Tag Archives: night

We laugh unknowing.

EVENING SONG

The moon is risen, beaming,
The golden stars are gleaming
So brightly in the skies;
The hushed, black woods are dreaming,
The mists, like phantoms seeming,
From meadows magically rise.

How still the world reposes,
While twilight round it closes,
So peaceful and so fair!
A quiet room for sleeping,
Into oblivion steeping
The day’s distress and sober care.

Look at the moon so lonely!
One half is shining only,
Yet she is round and bright;
Thus oft we laugh unknowing
At things that are not showing,
That still are hidden from our sight.

We, with our proud endeavour,
Are poor vain sinners ever,
There’s little that we know.
Frail cobwebs we are spinning,
Our goal we are not winning,
But straying farther as we go.

God, make us see Thy glory,
Distrust things transitory,
Delight in nothing vain!
Lord, here on earth stand by us,
To make us glad and pious,
And artless children once again!

Grant that, without much grieving,
This world we may be leaving
In gentle death at last.
And then do not forsake us,
But into heaven take us,
Lord God, oh, hold us fast!

Lie down, my friends, reposing,
Your eyes in God’s name closing.
How cold the night-wind blew!
Oh God, Thine anger keeping,
Now grant us peaceful sleeping,
And our sick neighbour too.

-Matthias Claudius (1740 – 1815)

Meeting the black night’s face.

This week so far I have seen patches of the starry sky through the window from my bed, and through narrow gaps in the tree canopy as I walked along the gravel road coming back from a campfire.

Those glimpses are lovely, but not as powerful as what I experienced a few years ago when I was alone here in the High Sierra, standing on the deck at night, looking up: I was aware of the stars as somehow sentient beings that were intently and personably crowding and pressing down on me. The poem below expresses the thrill of such a meeting as I had, with added feelings that I didn’t experience.

The composer Tchaikovsky, in a letter to the Grand Duke Konstantin Konstantinovich, wrote: “I place some of his poems up there with the very highest that there is in art. In this respect there is one which I am determined to illustrate musically some day.” This is the poem he copied in:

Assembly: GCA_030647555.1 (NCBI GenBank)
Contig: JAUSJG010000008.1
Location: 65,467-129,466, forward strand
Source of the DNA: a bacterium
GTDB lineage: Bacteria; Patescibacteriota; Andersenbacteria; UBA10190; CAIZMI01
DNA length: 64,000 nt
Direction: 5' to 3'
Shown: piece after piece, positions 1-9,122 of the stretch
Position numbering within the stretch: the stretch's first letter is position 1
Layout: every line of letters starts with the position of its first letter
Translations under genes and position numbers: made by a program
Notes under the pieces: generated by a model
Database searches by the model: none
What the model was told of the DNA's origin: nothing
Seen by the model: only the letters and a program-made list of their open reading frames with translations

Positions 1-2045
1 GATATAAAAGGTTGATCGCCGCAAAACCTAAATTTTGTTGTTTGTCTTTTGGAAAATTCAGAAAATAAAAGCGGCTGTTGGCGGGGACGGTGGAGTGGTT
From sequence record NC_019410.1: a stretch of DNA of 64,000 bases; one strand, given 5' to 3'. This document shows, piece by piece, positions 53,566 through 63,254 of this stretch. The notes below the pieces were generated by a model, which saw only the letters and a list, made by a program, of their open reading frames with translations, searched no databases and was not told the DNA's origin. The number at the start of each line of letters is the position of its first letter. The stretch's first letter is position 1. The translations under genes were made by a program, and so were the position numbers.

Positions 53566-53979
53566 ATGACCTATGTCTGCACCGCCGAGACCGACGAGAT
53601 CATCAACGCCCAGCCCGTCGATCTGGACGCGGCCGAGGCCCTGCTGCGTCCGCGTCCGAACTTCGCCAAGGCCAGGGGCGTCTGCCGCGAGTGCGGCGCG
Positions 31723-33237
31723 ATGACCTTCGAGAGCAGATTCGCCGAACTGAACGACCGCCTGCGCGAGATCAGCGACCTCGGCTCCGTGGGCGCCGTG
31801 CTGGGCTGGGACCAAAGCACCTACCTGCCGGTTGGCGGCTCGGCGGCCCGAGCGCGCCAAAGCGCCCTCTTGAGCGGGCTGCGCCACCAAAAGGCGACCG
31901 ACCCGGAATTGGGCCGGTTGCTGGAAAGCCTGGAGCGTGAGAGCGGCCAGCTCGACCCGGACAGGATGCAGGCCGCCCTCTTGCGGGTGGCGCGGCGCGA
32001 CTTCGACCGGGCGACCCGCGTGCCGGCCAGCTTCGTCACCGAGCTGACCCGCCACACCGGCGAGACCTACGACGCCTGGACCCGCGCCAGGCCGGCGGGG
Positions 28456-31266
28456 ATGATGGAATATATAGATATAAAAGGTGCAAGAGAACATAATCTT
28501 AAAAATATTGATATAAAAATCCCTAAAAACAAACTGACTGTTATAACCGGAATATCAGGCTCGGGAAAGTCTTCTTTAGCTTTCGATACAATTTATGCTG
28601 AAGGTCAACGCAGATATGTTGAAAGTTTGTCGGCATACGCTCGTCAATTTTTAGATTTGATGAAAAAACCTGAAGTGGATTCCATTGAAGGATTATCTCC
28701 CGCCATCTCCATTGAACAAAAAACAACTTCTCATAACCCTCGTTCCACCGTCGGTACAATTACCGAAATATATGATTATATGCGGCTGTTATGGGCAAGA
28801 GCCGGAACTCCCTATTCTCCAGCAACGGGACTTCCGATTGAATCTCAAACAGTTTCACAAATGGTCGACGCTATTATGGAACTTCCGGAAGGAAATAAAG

UPON A HAYSTACK ON A SOUTHERN NIGHT

Upon a haystack in lands of South,
I lay, while facing skies of night,
The choir of stars, alive and couth,
Was trembling, spread at every side.

The earth, mute as a dream half-hidden,
Was fast receding into space,
And I, as if the first in Eden,
Alone met the black night’s face.

Did I race to the depth profound,
Or did the stars race straight to me?
In mighty hands, it seemed me how,
I hanged above abysmal sea.

With heart, so sinking and bewildered,
I measured with my look a depth,
Into which, every moment sighted,
I sink, and nobody helps.

-Afanasy Afanasevich Fet, (1820-1892)

One odd thing is, the way Luis Sundkvist translated the letter from Russian, the second line of the poem reads, “I lay with my face towards the ground…”  How this happened I can’t imagine, because of course the poem makes no sense like that.

Golgol and Tolstoy also thought Fet’s poetry was stellar. The writer and publisher Nikolay Nekrasov wrote: “Not a single poet since Pushkin has managed to give such delight to those who understand poetry and readily open their soul to it, as Fet does.” 

The surname of Fet was assigned by authorities to Afanasy because of some question in Russia about the legitimacy of his birth; his parents’ marriage had been registered in Germany. In his later years he wrote to his wife, “You cannot even imagine how I hate the name Fet. I implore you never to mention it… If someone would ask me to give one single name to all the trials and tribulations of my life, I’d say without hesitation, this name is ‘Fet'”. Later still he was able to get back the name of his father, Shenshin, but as his poems were all published under the name Fet, so he is known. Evidently not much of his work has been translated into English, which makes this one even more special.

Another poem by Fet.

Heart and body becoming clear.

SONG OF THE PINES

I like sitting alone when the moon is shining,
And there are two pines standing before the verandah;
A breeze comes from the southwest,
Creeping into the branches and leaves.
Under the brilliant moon at midnight
It whistles a cool, distant music,
Like rustling rains in empty mountains
And the serene harp-strings in the fall.
On first hearing them, the heat of summer is washed away:
And this suffocating boredom comes to an end.
So I keep awake the whole night,
Both the heart and body becoming clear.
Along the south street coaches and horses are stirring,
In the west city sounds of playing and singing.
Who knows that under the roof-trees of this place
The ears are full, but not with noise.

-Po Chü-i (772 – 846) China

Ma Yuan (馬遠, c.1160-1225)

When others slept…

BY NIGHT WHEN OTHERS SOUNDLY SLEPT

By night when others soundly slept
And hath at once both ease and Rest,
My waking eyes were open kept
And so to lie I found it best.

I sought him whom my Soul did Love,
With tears I sought him earnestly.
He bow’d his ear down from Above.
In vain I did not seek or cry.

My hungry Soul he fill’d with Good;
He in his Bottle put my tears,
My smarting wounds washt in his blood,
And banisht thence my Doubts and fears.

What to my Saviour shall I give
Who freely hath done this for me?
I’ll serve him here whilst I shall live
And Love him to Eternity.

-Anne Bradstreet